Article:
Expert Insights

SSCs: are companies missing the bigger picture?

Shared services centres (SSCs) have been used successfully by businesses to streamline back office functions and save money. But could they do more? Could the SSC extend its portfolio to wider business services to drive performance and growth? Business services design and management expert Phil Lambert believes so.

After riding out the storm of the global economic crisis, companies are turning their attention to growth. Yet while many explore untapped potential in their sales or operations teams, how many are thinking about their SSC as a catalyst for a brighter future?

Phil believes that the potential for organisations is huge. “The holy grail for an SSC shouldn’t be about simply saving money, it should be about creating a business services function,” he says. “Yes, cost is vitally important but an integrated SSC can be a real platform for corporate change. Not enough businesses are grasping the opportunity to separate out strategic work, business-facing decision taking and transactional delivery. This three-way split can be applied across all functions of the business.

The holy grail for an SSC shouldn’t be about simply saving money, it should be about creating a business services function

“By removing the transactional elements from your front-line operating units, the end-to-end process becomes much more streamlined, with the appropriate highly skilled subject matter experts doing the parts of the process in which they excel. I hesitate to define this as a client-supplier relationship because it needs to be more than that: a highly mature working relationship with a clearly defined set of interdependencies ensuring quality delivery along the process chain.

“Focus on everyone’s contribution will mean slicker delivery at the transactional end (SSC), higher value output for the business and more time and space to address business issues (front line and business partner) and certainty for the head office that corporate policy is being delivered (strategic).”

Service culture

A good example of this is customer service. Excellent customer service is closely aligned with client retention, service improvement and new business growth. Phil recalls that during a public sector assignment he brought complaint handling into the SSC. “We were getting hundreds of complex complaints copied all over the place, including to various ministers, secretaries of state and even the Prime Minister. We created an SSC complaints-handling function within the centre that allowed us to bring rigour and professionalism, ensuring complaints were handled efficiently and consistently while recognising the interests of all stakeholders. Those handling complaints grew as highly skilled communications experts with the ability to craft quality responses while providing the business with data and insight to grow and improve.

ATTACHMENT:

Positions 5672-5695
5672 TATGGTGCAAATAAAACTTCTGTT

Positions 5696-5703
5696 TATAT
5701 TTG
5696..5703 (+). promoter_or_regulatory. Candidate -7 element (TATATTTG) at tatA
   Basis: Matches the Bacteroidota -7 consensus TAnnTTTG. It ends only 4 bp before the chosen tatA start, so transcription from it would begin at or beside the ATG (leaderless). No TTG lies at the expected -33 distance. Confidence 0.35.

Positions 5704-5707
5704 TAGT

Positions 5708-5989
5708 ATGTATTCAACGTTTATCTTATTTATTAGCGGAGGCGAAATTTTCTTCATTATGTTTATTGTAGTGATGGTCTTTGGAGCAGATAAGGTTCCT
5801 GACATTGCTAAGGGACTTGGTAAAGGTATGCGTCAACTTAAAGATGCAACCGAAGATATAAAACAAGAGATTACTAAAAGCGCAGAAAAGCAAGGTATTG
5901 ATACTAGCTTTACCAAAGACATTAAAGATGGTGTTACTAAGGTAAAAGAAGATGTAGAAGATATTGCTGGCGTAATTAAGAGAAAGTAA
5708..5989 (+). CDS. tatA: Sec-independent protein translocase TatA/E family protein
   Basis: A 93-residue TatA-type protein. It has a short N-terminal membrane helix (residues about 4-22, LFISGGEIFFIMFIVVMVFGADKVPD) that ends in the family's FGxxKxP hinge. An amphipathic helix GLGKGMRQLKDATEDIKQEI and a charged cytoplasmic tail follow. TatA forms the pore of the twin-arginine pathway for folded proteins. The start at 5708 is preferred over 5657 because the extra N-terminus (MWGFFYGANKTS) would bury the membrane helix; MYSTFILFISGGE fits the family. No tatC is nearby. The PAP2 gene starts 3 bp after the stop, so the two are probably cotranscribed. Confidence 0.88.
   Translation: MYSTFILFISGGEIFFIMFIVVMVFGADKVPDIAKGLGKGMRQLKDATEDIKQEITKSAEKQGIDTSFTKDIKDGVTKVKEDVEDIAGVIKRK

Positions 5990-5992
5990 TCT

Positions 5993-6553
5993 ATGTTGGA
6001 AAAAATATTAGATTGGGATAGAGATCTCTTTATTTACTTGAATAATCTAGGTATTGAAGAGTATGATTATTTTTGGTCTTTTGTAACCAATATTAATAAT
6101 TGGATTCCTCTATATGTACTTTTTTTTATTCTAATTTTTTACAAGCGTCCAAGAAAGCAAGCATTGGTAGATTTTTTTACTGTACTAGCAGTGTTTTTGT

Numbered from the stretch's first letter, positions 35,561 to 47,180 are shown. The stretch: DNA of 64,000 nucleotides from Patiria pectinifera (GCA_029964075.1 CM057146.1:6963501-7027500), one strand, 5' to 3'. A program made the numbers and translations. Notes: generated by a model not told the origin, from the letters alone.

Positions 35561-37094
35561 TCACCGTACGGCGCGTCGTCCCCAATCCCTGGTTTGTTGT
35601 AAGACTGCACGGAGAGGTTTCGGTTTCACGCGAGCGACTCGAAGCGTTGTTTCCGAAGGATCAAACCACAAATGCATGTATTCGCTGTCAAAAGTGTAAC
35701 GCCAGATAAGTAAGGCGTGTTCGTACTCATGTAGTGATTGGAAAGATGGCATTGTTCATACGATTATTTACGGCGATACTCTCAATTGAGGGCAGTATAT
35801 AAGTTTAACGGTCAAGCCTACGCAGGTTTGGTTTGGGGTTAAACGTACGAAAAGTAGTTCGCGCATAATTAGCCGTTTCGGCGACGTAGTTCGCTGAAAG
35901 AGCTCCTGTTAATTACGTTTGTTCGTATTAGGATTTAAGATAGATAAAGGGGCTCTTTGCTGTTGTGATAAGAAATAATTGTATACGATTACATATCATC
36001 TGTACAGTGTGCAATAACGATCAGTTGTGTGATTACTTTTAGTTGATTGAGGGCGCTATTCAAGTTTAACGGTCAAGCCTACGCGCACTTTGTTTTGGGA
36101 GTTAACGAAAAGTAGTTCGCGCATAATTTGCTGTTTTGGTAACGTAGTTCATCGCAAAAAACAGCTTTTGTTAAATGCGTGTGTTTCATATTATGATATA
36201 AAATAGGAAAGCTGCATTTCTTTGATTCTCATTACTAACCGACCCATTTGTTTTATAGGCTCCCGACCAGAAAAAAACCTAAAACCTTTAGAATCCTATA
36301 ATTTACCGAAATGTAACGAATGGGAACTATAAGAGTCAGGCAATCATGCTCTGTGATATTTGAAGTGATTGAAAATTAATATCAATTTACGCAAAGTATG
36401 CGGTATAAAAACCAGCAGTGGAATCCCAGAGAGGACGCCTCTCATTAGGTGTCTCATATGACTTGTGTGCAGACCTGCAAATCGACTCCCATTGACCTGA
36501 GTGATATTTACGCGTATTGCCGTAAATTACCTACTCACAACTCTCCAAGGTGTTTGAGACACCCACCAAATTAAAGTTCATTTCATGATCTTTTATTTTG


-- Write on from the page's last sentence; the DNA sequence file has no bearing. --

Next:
Ultimately this inspires a service culture, with dedicated functions within the SSC meeting the needs of their customers, whether internal or external. This in turn drives a high-performing culture of clear targets, better processes, clear feedback channels and continuous improvement, which demands upskilled staff through training and qualifications. All of which, of course, contributes to overall better business performance.

Strong sponsorship, good communication

For companies thinking of transforming their SSC, Phil says that the first move should be understanding exactly what would work best for them and how it would fit into their corporate culture. But regardless of what you move into the SSC, he believes there will be hostility: “If you’re a local MD, or business unit head you’ll probably feel uncomfortable seeing the support or back office functions removed. So there are two secrets to successful transformation: strong, committed executive sponsorship and clear communication to win hearts and minds. I’ve seen this type of change fall short of initial expectations because business sponsors were not fully committed to driving the programme as hard as they could.

“Also, you can’t allow performance of support functions to dip when a function is put into the SSC. The overwhelming expectations of the business will certainly be that process performance will improve. Sure, there will be an element of tolerance during the transition but it will undoubtedly be a short honeymoon! Therefore business must invest in process and process excellence, in continuous improvement and staff training and engagement.

“Get it right and your SSC will contribute more to your business than bottom line business case projections. It will become a true business services provider that’s professional, respected, engaged in end-to-end service delivery and which will inspire a high-performance culture that everyone in your organisation finds infectious.”


  • Shared services centres have the potential to be business services centres.
  • Anything transactional can work in the SSC.
  • The SSC should drive a high-performance and quality service culture.
  • SSC transformation demands strong executive sponsorship and inspiring communication

Phil Lambert

Phil Lambert has board-level experience across multiple industries, and has been involved in largescale business transformation projects in both the public and private sector. He has vast experience and expertise in SSC management, process redesign, e-enablement and customer services initiatives.

Williams Bain

Williams Bain is an exclusive hybrid interim and change management provider. We’re trusted by some of the UK’s largest organisations to support the implementation of complex strategies that accelerate results and lead to definitive, positive and measurable change.